B) Once high blood pressure has been detected, the effectiveness of treatment, including prescription medication and exercise, can vary from person to person.
C) The campaign was directed at the entire population of the town, including the non-smokers.
D) High blood pressure is more common in adults over thirty than it is in children and young adults.
E) People who smoke are unlikely to take up a regular exercise regimen.

Answer is E - A is a diversion (though more macro)

Has anyone found definite rules for elimination which can be shared?


Question 1 is here: https://gmatclub.com/forum/electrical-e ... 85724.html
Question 2 is here: https://gmatclub.com/forum/high-blood-p ... 86570.html
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Re: Comparison of answers to CR question - similar pattern  [#permalink]

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New post 19 Jan 2019, 17:52
DebbieChats wrote:
Has anyone found definite rules for elimination which can be shared?

Hi Debbie Chats.

There are no such rules. While there are some patterns that tend to show up with regularity in Critical Reasoning questions, knowing about those patterns is not even close to being sufficient for scoring high in Critical Reasoning. To consistently answer Critical Reasoning questions correctly, you have to analyze each question individually, seeking to understand it's unique logic.

So, to score high in Critical Reasoning, rather than seek to learn a set of rules, seek to develop skill in defining exactly what makes answers incorrect or correct, by carefully analyzing every incorrect choice and every correct answer to every practice Critical Reasoning question that you see.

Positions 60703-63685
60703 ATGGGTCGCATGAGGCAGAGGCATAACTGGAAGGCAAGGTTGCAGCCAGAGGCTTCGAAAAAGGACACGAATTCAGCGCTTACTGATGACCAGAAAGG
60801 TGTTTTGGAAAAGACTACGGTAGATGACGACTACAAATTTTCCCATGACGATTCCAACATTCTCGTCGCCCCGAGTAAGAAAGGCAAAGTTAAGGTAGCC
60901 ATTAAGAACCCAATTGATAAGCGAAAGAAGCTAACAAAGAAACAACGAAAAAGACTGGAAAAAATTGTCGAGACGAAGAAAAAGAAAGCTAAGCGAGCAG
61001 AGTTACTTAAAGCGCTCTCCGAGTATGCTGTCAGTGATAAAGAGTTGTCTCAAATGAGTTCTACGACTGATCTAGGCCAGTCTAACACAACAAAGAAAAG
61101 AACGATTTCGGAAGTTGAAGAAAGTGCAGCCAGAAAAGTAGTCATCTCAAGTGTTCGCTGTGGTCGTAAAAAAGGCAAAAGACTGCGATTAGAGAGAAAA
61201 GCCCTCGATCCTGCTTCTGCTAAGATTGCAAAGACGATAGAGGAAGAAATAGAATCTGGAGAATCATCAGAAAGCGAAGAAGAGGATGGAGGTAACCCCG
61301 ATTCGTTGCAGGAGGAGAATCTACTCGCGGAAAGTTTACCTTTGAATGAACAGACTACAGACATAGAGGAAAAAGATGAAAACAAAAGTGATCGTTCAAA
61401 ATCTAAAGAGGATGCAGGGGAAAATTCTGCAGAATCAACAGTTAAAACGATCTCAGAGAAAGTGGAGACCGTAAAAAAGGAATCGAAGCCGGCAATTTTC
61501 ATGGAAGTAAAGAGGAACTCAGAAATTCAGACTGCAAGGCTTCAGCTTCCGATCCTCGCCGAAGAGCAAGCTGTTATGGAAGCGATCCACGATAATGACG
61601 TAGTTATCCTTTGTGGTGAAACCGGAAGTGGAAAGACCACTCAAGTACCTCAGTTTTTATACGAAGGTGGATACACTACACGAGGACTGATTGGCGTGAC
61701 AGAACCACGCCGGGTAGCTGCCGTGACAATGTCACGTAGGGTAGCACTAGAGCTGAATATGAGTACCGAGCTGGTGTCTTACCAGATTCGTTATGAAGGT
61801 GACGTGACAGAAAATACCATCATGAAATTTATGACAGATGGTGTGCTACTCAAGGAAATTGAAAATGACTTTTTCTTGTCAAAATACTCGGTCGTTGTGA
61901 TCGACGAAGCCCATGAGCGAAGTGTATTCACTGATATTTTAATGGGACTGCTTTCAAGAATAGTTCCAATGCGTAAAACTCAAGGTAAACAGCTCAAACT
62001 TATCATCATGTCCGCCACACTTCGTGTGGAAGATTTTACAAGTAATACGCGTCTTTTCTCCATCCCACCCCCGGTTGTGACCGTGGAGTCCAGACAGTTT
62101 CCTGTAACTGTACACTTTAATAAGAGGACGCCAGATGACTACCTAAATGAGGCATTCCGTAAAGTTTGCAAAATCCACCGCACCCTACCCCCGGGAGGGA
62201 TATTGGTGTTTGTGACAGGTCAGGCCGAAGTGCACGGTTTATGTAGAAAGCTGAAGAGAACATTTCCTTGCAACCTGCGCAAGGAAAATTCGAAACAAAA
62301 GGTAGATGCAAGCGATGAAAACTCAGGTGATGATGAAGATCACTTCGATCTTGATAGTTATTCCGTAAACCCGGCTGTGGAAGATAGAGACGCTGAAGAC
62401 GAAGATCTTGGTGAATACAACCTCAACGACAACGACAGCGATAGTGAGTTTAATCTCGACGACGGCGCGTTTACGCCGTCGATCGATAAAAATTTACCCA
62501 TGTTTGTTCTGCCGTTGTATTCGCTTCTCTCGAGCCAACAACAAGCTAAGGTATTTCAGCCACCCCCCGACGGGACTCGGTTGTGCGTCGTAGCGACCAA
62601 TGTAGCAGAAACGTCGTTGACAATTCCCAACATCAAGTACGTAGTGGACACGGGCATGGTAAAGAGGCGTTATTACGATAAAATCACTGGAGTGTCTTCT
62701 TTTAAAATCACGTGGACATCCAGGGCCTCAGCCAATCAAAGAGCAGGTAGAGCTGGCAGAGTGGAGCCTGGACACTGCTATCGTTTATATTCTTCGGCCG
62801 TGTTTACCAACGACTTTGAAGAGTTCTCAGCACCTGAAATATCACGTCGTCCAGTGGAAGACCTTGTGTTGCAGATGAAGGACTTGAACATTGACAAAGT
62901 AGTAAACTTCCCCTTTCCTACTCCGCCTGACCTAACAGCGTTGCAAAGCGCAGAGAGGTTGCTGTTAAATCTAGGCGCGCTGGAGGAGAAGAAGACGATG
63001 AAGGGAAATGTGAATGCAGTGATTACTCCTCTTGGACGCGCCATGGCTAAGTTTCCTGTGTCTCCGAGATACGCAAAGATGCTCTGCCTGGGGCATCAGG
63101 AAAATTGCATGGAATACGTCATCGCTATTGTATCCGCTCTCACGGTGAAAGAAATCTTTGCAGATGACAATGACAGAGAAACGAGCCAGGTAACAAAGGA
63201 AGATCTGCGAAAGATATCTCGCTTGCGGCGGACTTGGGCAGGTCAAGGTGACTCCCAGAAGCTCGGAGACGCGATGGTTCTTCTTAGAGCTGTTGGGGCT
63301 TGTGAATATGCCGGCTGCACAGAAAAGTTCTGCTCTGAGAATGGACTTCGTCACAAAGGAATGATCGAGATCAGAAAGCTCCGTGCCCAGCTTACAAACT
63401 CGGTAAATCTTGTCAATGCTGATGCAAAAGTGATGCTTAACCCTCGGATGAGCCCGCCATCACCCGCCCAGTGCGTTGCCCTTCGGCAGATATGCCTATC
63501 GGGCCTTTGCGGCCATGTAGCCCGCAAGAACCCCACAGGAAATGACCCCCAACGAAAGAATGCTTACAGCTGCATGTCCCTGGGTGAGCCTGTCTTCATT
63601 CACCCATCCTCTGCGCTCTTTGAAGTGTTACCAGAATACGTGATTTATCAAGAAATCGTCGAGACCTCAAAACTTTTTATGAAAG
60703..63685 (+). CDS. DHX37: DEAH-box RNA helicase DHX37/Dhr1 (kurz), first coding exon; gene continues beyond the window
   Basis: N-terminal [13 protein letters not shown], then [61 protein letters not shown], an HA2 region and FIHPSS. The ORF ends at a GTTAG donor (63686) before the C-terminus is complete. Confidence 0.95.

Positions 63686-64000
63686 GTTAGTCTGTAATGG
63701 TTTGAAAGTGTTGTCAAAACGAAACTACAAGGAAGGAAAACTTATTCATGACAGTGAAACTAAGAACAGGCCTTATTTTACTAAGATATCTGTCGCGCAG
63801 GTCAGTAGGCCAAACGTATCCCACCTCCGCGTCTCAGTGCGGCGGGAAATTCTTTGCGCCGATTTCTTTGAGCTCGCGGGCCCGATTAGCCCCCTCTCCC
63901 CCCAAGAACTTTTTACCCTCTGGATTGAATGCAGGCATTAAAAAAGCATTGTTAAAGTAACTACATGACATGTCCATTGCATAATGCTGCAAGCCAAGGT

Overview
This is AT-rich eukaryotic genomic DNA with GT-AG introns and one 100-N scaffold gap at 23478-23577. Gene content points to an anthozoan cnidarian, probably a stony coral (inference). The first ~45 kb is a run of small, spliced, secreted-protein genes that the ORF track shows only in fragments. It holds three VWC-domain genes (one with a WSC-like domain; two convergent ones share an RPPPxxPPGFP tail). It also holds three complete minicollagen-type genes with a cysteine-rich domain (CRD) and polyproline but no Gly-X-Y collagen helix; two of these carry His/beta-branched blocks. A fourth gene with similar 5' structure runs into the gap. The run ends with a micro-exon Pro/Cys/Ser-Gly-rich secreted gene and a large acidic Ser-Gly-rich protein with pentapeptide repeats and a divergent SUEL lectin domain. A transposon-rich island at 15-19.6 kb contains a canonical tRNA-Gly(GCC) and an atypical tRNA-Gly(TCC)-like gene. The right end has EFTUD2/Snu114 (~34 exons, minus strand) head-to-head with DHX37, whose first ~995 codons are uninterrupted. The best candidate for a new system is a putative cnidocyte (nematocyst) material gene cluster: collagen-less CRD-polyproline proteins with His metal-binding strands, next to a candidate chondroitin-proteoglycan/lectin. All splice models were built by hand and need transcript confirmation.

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Re: Comparison of answers to CR question - similar pattern  [#permalink]

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New post 26 Jan 2019, 14:58
1
There are absolutely common patterns in wrong answers to CR problems. It's not like you can just eliminate anything that has some particular words in it, or is phrased in some particular way. But there are consistent patterns in why wrong answers are wrong.

For instance, in your second problem, (A) is wrong for a common reason: it weakens the wrong conclusion! In other words, if the conclusion said "regular cardiovascular exercise could help anyone lower their risk for disease," (A) would be a much better answer choice. But because the conclusion is specifically about blood pressure, (A) misses it. This is a pattern that shows up in a lot of CR problems! But you still have to read and understand the conclusion and the answer choice to realize that this is happening.

So, knowing these patterns is useful, because it can make you more confident in your judgments and can help you decide on an answer choice more quickly. But it's not as simple as 'eliminate anything that looks like this'...
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New post 26 Jan 2019, 17:04
ccooley wrote:
There are absolutely common patterns in wrong answers to CR problems. It's not like you can just eliminate anything that has some particular words in it, or is phrased in some particular way. But there are consistent patterns in why wrong answers are wrong.

For instance, in your second problem, (A) is wrong for a common reason: it weakens the wrong conclusion! In other words, if the conclusion said "regular cardiovascular exercise could help anyone lower their risk for disease," (A) would be a much better answer choice. But because the conclusion is specifically about blood pressure, (A) misses it. This is a pattern that shows up in a lot of CR problems! But you still have to read and understand the conclusion and the answer choice to realize that this is happening.

So, knowing these patterns is useful, because it can make you more confident in your judgments and can help you decide on an answer choice more quickly. But it's not as simple as 'eliminate anything that looks like this'...

Thanks for you nice feedback ccooley.
But how will you explain if the choice is wrong because it is "irrelevant". I can make the answer choices "irrelevant" by putting some words side to side, isn't it?
Thanks__

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Re: Comparison of answers to CR question - similar pattern  [#permalink]

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New post 01 Feb 2019, 05:15
I agree with both the answers and both in balance is required - thank you for your suggestions
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Re: Comparison of answers to CR question - similar pattern   [#permalink] 01 Feb 2019, 05:15